State should re­move city from fis­cal over­sight, Pe­duto says

Pittsburgh Post-Gazette - - Front page - By Adam Smeltz

Pitts­burgh has cut the city work­force, over­hauled its fi­nan­cial prac­tices and swung to a bud­get sur­plus.

Now it’s time for the city to exit the state over­sight that be­gan in 2004, Mayor Bill Pe­duto said Mon­day, an­nounc­ing that he would seek to end Pitts­burgh’s distressed sta­tus a year ahead of sched­ule.

De­part­ing the Act 47 pro­gram hinges on whether City Coun­cil will so­lid­ify sev­eral fis­cal re­forms for the long haul, such as care­ful debt man­age­ment and caps on pen­sion en­hance­ments, Mr. Pe­duto said in his an­nual bud­get ad­dress. He also high­lighted hopes to col­lab­o­rate with UPMC, High­mark and ma­jor uni­ver­si­ties on af­ford­able hous­ing and other pri­or­i­ties.

“If we’re go­ing to get out of

Act 47, there is no Act 48. So we don’t want to see the fail­ures of our past be­come pat­terns in our fu­ture,” Mr. Pe­duto said later. He ad­vo­cated cod­i­fy­ing prac­tices to “guar­an­tee that the city’s fi­nances will be more than just sus­tain­able, that they’ll be strong through 2030.”

Pitts­burgh was fac­ing a nearly $100 mil­lion struc­tural deficit in 2003 when Mr. Pe­duto, then a coun­cil mem­ber, sug­gested ex­plor­ing the state’s Act 47 pro­gram for distressed mu­nic­i­pal­i­ties. Although the prospect di­vided coun­cil, the city ul­ti­mately agreed to an eco­nomic re­cov­ery plan un­der the pro­gram.

The city work­force has since shrunk 26 per­cent amid a va­ri­ety of belt-tight­en­ing mea­sures. State over­sight pro­vi­sions fea­ture the In­ter­gov­ern­men­tal Co­op­er­a­tion Au­thor­ity, a mon­i­tor­ing body that can over­rule city bud­get pro­pos­als.

Re­mov­ing the city from Act 47 would dis­solve that out­side con­trol. In a let­ter Mon­day to Gov. Tom Wolf and Den­nis Davin, the state sec­re­tary of com­mu­nity and eco­nomic de­vel­op­ment, Mr. Pe­duto said end­ing the distressed sta­tus would be con­di­tional on coun­cil’s amend­ing the city code with the new fi­nan­cial safe­guards.

“There is lit­tle doubt that Pitts­burgh has trans­formed its gov­ern­ment and in­sti­tu­tions in many great ways, in­clud­ing fi­nan­cially,” Wolf spokesman J.J. Ab­bott said in a state­ment. He said Mr. Davin would work with the city through Act 47 pro­cesses.

The next step is a pub­lic hear­ing, find­ings from which will go be­fore Mr. Davin, DCED spokesman David M. Smith said. At that point, he said, Mr. Davin will have 60 days to make a de­ci­sion on the city’s re­quest.

As of Mon­day, a hear­ing had yet to be sched­uled. City Coun­cil­woman Natalia Ru­diak called it nec­es­sary to en­shrine the pro­posed safe­guards, which in­clude stan­dards for fund balances and re­al­is­tic rev­enue pro­jec­tions.

“These are best prac­tices that we have learned through the Act 47 process,” said Ms. Ru­diak, who chairs the coun­cil fi­nance com­mit­tee. She wants to see a coun­cil vote on the pro­vi­sions this year, she said.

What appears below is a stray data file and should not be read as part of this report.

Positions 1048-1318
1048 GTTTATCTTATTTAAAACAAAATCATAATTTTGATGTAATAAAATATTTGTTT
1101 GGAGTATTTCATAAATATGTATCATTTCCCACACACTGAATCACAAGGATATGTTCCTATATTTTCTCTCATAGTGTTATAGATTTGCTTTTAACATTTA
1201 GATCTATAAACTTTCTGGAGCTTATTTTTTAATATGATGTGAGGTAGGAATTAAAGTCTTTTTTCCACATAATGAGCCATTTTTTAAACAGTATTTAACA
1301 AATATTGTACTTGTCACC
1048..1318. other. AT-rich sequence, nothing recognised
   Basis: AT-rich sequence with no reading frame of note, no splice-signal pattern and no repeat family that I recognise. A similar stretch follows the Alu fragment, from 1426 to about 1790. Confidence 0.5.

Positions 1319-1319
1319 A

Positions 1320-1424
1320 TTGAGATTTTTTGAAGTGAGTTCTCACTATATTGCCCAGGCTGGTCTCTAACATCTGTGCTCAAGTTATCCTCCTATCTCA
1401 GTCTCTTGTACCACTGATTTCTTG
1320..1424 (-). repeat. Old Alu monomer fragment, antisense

Most were a col­lab­o­ra­tive ef­fort be­tween coun­cil and the Pe­duto ad­min­is­tra­tion, “although [that de­tail] was not men­tioned in the mayor’s ad­dress and prob­a­bly should have been men­tioned,” Ms. Ru­diak said.

Leav­ing Act 47 would al­low city lead­ers more in­flu­ence over bud­get pri­or­i­ties. The change also would show “that we are able to re­spon­si­bly man­age the city’s fi­nances our­selves as lead­ers and pub­lic of­fi­cials rather than hav­ing every­thing re­quired of us,” said Sam Ash­baugh, the chief fi­nan­cial of­fi­cer.

It would “demon­strate to not only the city tax­pay­ers but Wall Street and in­vestors — and peo­ple look­ing to move to the City of Pitts­burgh — that we are re­spon­si­ble stew­ards of tax­pay­ers’ funds,” Mr. Ash­baugh said. “It also helps us when we go out to mar­ket to is­sue bonds over the next few years.”

In the mean­time, Mr. Pe­duto urged coun­cil to pass leg­is­la­tion this year to gen­er­ate new rev­enue for prekinder­garten ed­u­ca­tion and af­ford­able hous­ing. Coun­cil is wrestling with fund­ing op­tions after a pro­posed in­crease in the re­alty trans­fer tax drew op­po­si­tion.

A city com­mit­ment to those causes — to “show that we’re in the game” — should help at­tract money from other or­ga­ni­za­tions for such crit­i­cal needs, Mr. Pe­duto said. He’s pur­su­ing UPMC, High­mark, Carnegie Mel­lon Uni­ver­sity and the Uni­ver­sity of Pitts­burgh to build an or­ga­ni­za­tion­ad­dress­ing dis­par­i­ties, in­equities and “lost op­por­tu­nity”in the city, he said.

Mr.Pe­duto cited hopes for a 10-year com­mit­ment but did not an­nounce a dol­lar fig­ure. Back­ing from the “Big Four” non­profit health and aca­demic or­ga­ni­za­tions should pro­mote sup­port from ad­di­tional en­ti­ties, he said. Or­ga­ni­za­tions in­clud­ing High­mark and UPMC is­sued brief state­ments af­firm­ing their in­ter­est.

“Mr. Pe­duto knows he has UPMC’s sup­port and can count on our fullest pos­si­ble par­tic­i­pa­tion for a so­lu­tion that is fair and eq­ui­table and in­cludes the other large non­prof­its,” UPMC spokesman Paul Wood said.

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